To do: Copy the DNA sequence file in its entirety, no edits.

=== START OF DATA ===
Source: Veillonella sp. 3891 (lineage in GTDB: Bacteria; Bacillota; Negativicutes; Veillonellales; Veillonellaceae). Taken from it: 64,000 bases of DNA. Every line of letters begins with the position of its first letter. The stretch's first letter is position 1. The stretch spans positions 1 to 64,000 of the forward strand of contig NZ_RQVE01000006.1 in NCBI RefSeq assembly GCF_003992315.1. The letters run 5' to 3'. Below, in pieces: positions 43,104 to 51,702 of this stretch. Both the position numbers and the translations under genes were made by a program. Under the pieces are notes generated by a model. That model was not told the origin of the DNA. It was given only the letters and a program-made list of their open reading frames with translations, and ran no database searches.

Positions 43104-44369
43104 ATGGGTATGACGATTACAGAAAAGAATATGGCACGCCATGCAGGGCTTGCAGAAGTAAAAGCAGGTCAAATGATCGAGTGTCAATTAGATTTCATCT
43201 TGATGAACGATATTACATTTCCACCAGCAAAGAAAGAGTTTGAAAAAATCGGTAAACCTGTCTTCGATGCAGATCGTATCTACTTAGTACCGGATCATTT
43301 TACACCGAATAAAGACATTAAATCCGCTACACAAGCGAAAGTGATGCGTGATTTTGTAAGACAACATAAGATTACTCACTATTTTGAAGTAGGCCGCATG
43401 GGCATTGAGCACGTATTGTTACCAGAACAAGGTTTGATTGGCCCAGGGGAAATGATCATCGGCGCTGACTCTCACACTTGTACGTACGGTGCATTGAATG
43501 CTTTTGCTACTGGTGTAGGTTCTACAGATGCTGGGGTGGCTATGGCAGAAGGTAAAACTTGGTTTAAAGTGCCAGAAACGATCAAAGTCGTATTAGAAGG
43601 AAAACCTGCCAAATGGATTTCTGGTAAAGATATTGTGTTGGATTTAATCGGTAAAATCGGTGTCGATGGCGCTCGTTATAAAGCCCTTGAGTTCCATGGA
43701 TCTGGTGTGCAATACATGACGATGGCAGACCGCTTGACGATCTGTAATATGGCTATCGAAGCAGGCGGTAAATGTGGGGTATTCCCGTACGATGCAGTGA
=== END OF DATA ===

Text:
Source: Veillonella sp. 3891 (lineage in GTDB: Bacteria; Bacillota; Negativicutes; Veillonellales; Veillonellaceae). Taken from it: 64,000 bases of DNA. Every line of letters begins with the position of its first letter. The stretch's first letter is position 1. The stretch spans positions 1 to 64,000 of the forward strand of contig NZ_RQVE01000006.1 in NCBI RefSeq assembly GCF_003992315.1. The letters run 5' to 3'. Below, in pieces: positions 43,104 to 51,702 of this stretch. Both the position numbers and the translations under genes were made by a program. Under the pieces are notes generated by a model. That model was not told the origin of the DNA. It was given only the letters and a program-made list of their open reading frames with translations, and ran no database searches.

Positions 43104-44369
43104 ATGGGTATGACGATTACAGAAAAGAATATGGCACGCCATGCAGGGCTTGCAGAAGTAAAAGCAGGTCAAATGATCGAGTGTCAATTAGATTTCATCT
43201 TGATGAACGATATTACATTTCCACCAGCAAAGAAAGAGTTTGAAAAAATCGGTAAACCTGTCTTCGATGCAGATCGTATCTACTTAGTACCGGATCATTT
43301 TACACCGAATAAAGACATTAAATCCGCTACACAAGCGAAAGTGATGCGTGATTTTGTAAGACAACATAAGATTACTCACTATTTTGAAGTAGGCCGCATG
43401 GGCATTGAGCACGTATTGTTACCAGAACAAGGTTTGATTGGCCCAGGGGAAATGATCATCGGCGCTGACTCTCACACTTGTACGTACGGTGCATTGAATG
43501 CTTTTGCTACTGGTGTAGGTTCTACAGATGCTGGGGTGGCTATGGCAGAAGGTAAAACTTGGTTTAAAGTGCCAGAAACGATCAAAGTCGTATTAGAAGG
43601 AAAACCTGCCAAATGGATTTCTGGTAAAGATATTGTGTTGGATTTAATCGGTAAAATCGGTGTCGATGGCGCTCGTTATAAAGCCCTTGAGTTCCATGGA
43701 TCTGGTGTGCAATACATGACGATGGCAGACCGCTTGACGATCTGTAATATGGCTATCGAAGCAGGCGGTAAATGTGGGGTATTCCCGTACGATGCAGTGA